—Leslie Josephs

The head of the American Ballet Theatre on the financial cost of the pandemic

Kara Medoff Barnett, the executive director of the American Ballet Theatre, discusses the group's difficult decision to cancel the 2021 season at New York's famed Metropolitan Opera House.

Health experts are concerned prisoners have been excluded from vaccine plans

A nurse holds a sign during a nurses protest at Rikers Island Prison over conditions and coronavirus threat on May 7, 2020 in New York City.
Giles Clarke | Getty Images News | Getty Images
A nurse holds a sign during a nurses protest at Rikers Island Prison over conditions and coronavirus threat on May 7, 2020 in New York City.

Health experts and criminal justice advocates have expressed deep concern over the notable absence of prison populations among coronavirus inoculation plans.

It comes as both the U.S. and U.K. begin their national vaccination programs to curb the spread of Covid-19.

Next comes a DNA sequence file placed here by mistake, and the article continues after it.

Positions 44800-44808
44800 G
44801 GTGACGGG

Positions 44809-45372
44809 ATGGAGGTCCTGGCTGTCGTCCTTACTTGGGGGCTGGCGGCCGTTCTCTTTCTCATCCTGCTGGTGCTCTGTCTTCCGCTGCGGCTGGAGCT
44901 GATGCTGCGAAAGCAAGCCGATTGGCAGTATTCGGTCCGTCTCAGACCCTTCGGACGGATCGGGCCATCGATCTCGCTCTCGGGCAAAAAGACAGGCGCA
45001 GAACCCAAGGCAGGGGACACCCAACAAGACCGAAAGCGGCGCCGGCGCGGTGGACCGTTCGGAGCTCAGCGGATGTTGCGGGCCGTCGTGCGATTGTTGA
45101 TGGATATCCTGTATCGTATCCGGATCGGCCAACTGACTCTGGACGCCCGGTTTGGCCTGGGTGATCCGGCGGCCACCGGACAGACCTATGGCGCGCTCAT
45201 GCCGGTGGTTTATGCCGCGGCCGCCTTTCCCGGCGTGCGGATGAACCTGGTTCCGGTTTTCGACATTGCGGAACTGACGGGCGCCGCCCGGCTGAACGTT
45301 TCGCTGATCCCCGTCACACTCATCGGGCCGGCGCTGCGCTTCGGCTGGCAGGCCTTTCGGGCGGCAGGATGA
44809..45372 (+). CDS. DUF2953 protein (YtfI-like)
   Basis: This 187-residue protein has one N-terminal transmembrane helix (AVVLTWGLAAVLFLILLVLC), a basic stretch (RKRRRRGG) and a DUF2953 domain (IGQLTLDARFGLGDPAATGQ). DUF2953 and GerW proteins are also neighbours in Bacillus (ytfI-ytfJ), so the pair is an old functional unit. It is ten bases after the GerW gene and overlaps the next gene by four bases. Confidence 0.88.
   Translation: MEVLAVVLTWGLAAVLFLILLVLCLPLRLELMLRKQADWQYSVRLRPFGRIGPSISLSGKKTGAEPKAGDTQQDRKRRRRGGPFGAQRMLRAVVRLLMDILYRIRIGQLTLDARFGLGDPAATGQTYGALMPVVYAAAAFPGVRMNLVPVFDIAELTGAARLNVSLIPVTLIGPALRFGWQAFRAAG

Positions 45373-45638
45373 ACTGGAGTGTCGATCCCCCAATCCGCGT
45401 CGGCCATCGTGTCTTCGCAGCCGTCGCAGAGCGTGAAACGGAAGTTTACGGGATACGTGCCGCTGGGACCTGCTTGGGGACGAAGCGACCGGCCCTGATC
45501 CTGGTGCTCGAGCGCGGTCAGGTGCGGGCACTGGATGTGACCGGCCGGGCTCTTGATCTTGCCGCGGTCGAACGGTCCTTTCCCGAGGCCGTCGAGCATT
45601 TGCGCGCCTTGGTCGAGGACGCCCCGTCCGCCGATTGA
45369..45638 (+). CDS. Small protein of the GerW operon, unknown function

"If the biggest hotspots for Covid are prisons, doesn't it make sense to inoculate everyone from the guards to the prisoners?" said Ashish Prashar, a justice reform advocate and senior director of global communications at Publicis.

Health officials have been warning about the dangers of epidemics for those incarcerated for years, citing an inability for people to maintain safe physical distancing in correctional facilities because of their confinement in small shared spaces.

—Sam Meredith

Read CNBC's previous live coverage here:

Covid updates: FDA approves first over-the-counter rapid at-home Covid test; NYE in Times Square closed to the public